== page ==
1998 marks the 400th anniversary of the legendary Edict of Nantes. This edict, issued by French King Henri IV, successfully permitted religious pluralism for a period of 87 years.
The Mead-Swing Lecture series celebrated this historical event this week. A faithful audience of 20 people followed the speakers of the Mead-Swing Lecture Series through three days of historical dialog. The series will conclude tonight with a round-table chaired by the speakers.
The first lecture in the series, "Religious Hatred in Early Modern France," was presented by Robert Kingdon of the University of Wisconsin, Madison. In his proposition, "the Edict was doomed to failure from the beginning" by taking into account the inherent differences in Calvinist and Catholic doctrines.
On Wednesday, Philip J. Benedict of Brown University presented "Securing Pluralism amid Intolerance". He argued that the Edict was successful in integrating two religions to a certain degree, but that the predominant Catholic government did not come close to accepting Protestantism on equal grounds. The Edict was the culmination of 36 years of interspersed war and tense peace. "It was part amnesty, part grant of the right to worship, part civil rights measure, and part court reform," said Benedict.
Carolyn Lougee of Stanford University explored the effect of the repeal of the Edict by Louis XIV through the lives of three distinctly different women in the south-west of France. Her lecture, presented last Thursday, was entitled "Exile: The End of the Edict". A portion of her lecture came from letters written by one of these women. Lougee traced the woman' s descendants through geological charts and wills in order to find the present-day owners of the letters.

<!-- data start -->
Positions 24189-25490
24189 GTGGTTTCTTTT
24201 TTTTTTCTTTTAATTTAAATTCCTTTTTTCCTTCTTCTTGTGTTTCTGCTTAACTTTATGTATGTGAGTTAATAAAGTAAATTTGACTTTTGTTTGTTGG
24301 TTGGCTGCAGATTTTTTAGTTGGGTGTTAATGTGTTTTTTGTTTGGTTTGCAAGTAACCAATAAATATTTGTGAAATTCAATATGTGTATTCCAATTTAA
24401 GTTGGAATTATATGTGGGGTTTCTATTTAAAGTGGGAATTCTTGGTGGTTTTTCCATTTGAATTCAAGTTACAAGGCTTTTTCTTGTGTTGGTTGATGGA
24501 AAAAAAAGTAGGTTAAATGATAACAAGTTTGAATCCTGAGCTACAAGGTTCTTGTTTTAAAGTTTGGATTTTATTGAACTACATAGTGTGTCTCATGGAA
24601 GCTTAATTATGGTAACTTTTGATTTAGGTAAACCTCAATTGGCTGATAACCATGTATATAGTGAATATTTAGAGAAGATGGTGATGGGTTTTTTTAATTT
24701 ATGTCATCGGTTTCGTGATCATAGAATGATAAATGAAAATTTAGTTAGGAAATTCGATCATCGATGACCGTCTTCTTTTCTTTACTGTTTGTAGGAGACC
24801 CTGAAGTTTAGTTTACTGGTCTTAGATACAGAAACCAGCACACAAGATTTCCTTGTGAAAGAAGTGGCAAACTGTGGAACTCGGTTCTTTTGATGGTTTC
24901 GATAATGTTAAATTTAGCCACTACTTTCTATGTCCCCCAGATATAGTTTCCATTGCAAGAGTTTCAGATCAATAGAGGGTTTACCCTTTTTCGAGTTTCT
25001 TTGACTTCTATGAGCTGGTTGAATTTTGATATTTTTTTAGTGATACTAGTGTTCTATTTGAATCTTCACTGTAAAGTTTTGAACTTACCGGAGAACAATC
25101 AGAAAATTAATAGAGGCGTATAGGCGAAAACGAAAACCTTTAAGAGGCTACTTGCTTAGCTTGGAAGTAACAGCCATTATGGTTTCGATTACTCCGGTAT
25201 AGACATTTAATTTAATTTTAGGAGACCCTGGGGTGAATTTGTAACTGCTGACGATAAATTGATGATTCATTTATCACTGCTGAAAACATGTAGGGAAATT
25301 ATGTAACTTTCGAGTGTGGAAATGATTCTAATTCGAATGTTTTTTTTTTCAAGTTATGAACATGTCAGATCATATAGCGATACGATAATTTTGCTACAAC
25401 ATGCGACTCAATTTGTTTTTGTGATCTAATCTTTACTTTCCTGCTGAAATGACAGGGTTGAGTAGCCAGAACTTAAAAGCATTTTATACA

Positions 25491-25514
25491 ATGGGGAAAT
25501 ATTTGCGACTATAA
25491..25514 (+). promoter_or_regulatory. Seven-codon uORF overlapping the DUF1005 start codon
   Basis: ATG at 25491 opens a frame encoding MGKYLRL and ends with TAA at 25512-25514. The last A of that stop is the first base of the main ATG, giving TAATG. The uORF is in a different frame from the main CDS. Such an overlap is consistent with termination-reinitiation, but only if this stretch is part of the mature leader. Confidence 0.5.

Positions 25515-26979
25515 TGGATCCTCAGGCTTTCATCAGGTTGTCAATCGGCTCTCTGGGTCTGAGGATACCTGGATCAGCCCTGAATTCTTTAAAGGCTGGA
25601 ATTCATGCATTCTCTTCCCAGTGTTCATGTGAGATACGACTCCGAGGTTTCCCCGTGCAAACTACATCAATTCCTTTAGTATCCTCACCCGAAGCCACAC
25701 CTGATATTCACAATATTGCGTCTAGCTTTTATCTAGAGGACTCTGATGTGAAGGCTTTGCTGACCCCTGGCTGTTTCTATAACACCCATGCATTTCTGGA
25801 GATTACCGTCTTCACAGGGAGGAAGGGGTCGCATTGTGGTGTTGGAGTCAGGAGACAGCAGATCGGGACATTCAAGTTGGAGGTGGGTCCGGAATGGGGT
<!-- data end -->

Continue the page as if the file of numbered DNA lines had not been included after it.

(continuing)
Small attendance numbers did not devalue the lectures themselves. College junior Chris Ross said, "I found all the lectures thought provoking. Each of the approaches were so different, and they built upon each lecture."
The lecture series was founded in 1926 by Albert T. Swing (OC 1874) and Alice Mead Swing (OC 1879) to "bring to Oberlin College distinguished speakers on modern developments in science and religion and the relationships between the two." The first Mead-Swing Lecture was given in Finney Chapel by Dr. Carl S. Patton on October 31, 1926. In 1980, the first Mead-Swing Visiting Professorship was given to Joseph W. Daulen. He offered courses in religious history and seminars in addition to lectures.
The Mead-Swing Lectureship committee is expecting to see more activity in coming months. "Andy Evens will be coming to Oberlin to talk about politics in the Middle East, and James Morris is scheduled to come and speak about Islamic Studies," said Artz Professor of History Marcia Colish. Already scheduled but awaiting Mead-Swing funding will be Deborah Lubar, who will give a reenactment of Genesis and the Fall of Man from the perspective of Eve.
Perhaps the most illustrious-and nearest-presentation will occur with Pelligrino University Research Professor Edward O. Wilson of Harvard University. Wilson is well known for major contributions to numerous areas of scientific inquiry, including entomology, the understanding of ecosystems, the importance of biodiversity, and the effect of evolution and natural selection on human nature. Over a two day period, Wilson will give a Mead-Swing lecture, chair an informal discussion with faculty and students in Kettering and participate in a book signing.
Copyright © 1998, The Oberlin Review.
Volume 127, Number 7, October 30, 1998
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